Evans Blazer Back Vent Tutorial

As part of our effort to make the Evans Blazer as simple to sew as possible, the original pattern does not have a back vent. The garment functions perfectly without a vent since it’s a more casual knit blazer, but a vent is a fun detail to add. Luckily, it’s really easy too! I drew up some illustrations for this tutorial and also took pictures, so let’s get started.

Step 1:

First, make your vent pattern on paper. Ultimately, the height and width are a matter of personal preference, but based on several ready-to-wear garments, I used the following measurements: 1.5″ width, 7.25″ height, with 1/2″ removed from the outer edge at the top of the vent to create a slant. If you are using your own measurements, just remember to include the height of the hem and center back seam in your calculations. For the Evans Blazer, that is 1.5″ and .5″, respectively. My finished vent height will therefore be 5.25″.

Step 2:

Tape the vent pattern to the center back on the back pattern piece, aligned with the hem. Note that the two views have different hem line heights. View A:

View B (I recommend folding up the hem on the pattern piece for view B instead of cutting it so you don’t have to reprint to sew up view A later.

Step 3:

Cut out your new pattern pieces including the vent extensions on each back piece. Finish the center back seam allowances as in step 1 of the pattern instructions. Sew the two back pieces together down to where the vent extension starts. Continue sewing to 1/2″ past the top of the vent (or whatever the center back seam allowance is on the pattern you’re using).

Step 4:

At this point, continue following the pattern directions to sew the rest of the jacket through step 23. You will have a jacket shell sewn with the raw edge of the hem finished. Lay the jacket right side up. Turn the hem up along the marked hem line (1.5″) with the folded hem right sides together.

On the right side of the vent, mark a line 1/2″ from the center back raw edge only the height of the hem.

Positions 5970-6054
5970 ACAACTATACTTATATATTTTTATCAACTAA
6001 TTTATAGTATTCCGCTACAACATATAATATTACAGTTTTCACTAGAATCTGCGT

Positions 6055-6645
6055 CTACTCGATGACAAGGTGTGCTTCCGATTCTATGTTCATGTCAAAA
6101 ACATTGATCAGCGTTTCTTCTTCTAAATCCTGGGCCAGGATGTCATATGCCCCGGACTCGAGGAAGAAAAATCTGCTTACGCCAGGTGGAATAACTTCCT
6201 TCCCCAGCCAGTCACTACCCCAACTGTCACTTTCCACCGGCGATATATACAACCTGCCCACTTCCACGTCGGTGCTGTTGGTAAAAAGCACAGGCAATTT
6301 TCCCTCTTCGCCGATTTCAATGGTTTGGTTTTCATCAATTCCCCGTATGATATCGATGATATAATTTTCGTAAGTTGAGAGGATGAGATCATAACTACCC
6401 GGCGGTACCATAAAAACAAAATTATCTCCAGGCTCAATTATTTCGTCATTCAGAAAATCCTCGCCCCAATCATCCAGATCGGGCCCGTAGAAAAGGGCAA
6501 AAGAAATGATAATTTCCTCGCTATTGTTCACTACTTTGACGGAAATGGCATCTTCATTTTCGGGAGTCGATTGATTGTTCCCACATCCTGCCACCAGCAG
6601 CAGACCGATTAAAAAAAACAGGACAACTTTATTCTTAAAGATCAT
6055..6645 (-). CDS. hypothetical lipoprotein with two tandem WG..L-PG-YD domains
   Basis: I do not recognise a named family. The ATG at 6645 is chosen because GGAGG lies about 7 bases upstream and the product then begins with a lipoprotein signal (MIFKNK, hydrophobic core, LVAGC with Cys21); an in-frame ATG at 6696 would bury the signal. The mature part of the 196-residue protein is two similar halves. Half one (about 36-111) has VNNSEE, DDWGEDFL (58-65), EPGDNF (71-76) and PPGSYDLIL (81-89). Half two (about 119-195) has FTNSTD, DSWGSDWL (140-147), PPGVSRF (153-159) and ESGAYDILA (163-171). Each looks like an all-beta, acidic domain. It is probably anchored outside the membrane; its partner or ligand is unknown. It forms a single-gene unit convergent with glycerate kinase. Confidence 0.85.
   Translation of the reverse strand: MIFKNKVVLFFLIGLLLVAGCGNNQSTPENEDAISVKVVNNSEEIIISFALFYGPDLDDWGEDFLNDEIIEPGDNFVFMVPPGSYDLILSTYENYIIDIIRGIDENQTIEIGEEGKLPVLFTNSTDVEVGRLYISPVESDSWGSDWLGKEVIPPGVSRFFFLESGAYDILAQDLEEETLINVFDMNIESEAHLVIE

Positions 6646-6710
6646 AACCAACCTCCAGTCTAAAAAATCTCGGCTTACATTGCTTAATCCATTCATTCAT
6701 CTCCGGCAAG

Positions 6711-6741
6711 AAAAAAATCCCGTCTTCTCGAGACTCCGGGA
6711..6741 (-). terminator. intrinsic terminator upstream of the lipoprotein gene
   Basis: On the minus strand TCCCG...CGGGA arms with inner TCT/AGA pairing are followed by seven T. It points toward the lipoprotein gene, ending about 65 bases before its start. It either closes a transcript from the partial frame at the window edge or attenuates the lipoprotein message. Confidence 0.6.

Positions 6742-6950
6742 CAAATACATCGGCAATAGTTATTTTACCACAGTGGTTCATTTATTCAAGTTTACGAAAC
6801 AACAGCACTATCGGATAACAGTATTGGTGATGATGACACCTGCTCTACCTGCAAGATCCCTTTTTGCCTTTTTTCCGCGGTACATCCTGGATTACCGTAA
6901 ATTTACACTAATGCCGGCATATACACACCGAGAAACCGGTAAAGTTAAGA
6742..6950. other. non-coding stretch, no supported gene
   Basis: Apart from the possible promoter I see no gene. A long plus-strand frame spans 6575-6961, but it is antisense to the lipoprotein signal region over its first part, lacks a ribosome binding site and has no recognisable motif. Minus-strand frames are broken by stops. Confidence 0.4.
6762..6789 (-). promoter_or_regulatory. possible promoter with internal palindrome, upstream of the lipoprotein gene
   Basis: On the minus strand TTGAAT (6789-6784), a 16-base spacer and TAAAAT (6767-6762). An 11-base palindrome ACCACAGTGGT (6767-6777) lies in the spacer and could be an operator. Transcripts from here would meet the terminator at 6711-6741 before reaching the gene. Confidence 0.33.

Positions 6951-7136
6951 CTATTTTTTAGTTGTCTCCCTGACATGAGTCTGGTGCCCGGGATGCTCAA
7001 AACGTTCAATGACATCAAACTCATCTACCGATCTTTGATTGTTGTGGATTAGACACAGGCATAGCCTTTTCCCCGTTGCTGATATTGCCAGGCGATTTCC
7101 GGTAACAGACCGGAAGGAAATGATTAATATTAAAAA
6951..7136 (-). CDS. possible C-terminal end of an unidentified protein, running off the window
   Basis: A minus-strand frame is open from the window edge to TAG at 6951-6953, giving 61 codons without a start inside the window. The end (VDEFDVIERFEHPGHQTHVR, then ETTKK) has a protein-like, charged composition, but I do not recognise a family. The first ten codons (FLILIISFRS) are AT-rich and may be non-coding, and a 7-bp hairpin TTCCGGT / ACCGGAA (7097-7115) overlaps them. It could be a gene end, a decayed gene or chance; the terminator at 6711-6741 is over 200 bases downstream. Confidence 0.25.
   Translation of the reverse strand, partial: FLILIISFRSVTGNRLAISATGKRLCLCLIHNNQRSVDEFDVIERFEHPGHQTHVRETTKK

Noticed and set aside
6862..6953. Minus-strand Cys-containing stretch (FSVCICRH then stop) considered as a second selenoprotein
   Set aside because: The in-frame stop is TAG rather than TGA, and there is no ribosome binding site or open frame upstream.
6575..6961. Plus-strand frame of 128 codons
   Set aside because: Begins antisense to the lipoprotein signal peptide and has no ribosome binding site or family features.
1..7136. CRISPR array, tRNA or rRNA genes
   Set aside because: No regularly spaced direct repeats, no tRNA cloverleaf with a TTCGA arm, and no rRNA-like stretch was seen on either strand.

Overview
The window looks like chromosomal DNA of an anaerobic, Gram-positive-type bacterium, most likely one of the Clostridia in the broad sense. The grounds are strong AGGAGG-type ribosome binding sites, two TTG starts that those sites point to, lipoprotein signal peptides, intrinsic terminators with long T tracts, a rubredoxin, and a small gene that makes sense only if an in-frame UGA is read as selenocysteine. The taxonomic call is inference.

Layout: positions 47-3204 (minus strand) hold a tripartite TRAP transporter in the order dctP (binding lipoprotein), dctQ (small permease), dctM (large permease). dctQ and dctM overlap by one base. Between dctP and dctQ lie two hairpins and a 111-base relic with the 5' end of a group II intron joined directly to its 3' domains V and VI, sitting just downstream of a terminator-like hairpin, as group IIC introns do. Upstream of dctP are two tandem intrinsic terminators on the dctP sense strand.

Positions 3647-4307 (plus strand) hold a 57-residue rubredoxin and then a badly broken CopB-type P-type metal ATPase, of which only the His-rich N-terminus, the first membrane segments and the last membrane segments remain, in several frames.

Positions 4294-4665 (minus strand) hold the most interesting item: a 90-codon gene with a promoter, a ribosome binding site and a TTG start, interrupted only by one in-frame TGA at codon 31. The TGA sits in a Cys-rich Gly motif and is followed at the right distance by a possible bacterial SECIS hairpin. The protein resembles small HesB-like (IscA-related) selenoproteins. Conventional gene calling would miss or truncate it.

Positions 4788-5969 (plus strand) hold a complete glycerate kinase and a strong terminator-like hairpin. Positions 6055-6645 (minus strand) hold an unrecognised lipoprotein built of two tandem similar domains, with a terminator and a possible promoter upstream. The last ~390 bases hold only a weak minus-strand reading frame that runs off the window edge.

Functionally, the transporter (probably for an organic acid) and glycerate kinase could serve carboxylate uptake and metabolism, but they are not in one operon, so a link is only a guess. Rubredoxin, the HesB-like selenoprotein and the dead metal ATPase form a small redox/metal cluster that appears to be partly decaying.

On the left side, repeat this process, marking a line 2″ from the center back raw edge.

Step 5:

Sew the hems right sides together along the marked lines only. Lock stitches at the beginning and end of both seams. Note: if you want to miter the wider side, have at it! No fanciness required though.

Turn the center back of the hems right side out, pushing out the corners created with those seams.

Step 6:

Turn the jacket wrong side up. Lay the vent extension on the left over the vent extension on the right. Mark a line starting at the end of the center back seam and down the slanted vent to the edge of the vent on the left, keeping the fold in place from the hem seam. Pin the vents together with the jacket back to keep anything from shifting.

Step 7:

Sew along the marked line, starting directly at the end of the center back seam. Lock stitches at the beginning and end of this seam.

Step 8:

Cut into the seam allowances just above the vent so the seam allowances above the vent can be pressed open. Press the seam allowances on the vent up.

Step 9:

Press the right side of the jacket over the vent with a press cloth.

Your back vent is now finished! You can proceed with the rest of the pattern, sewing the hem with a blind hand stitch.

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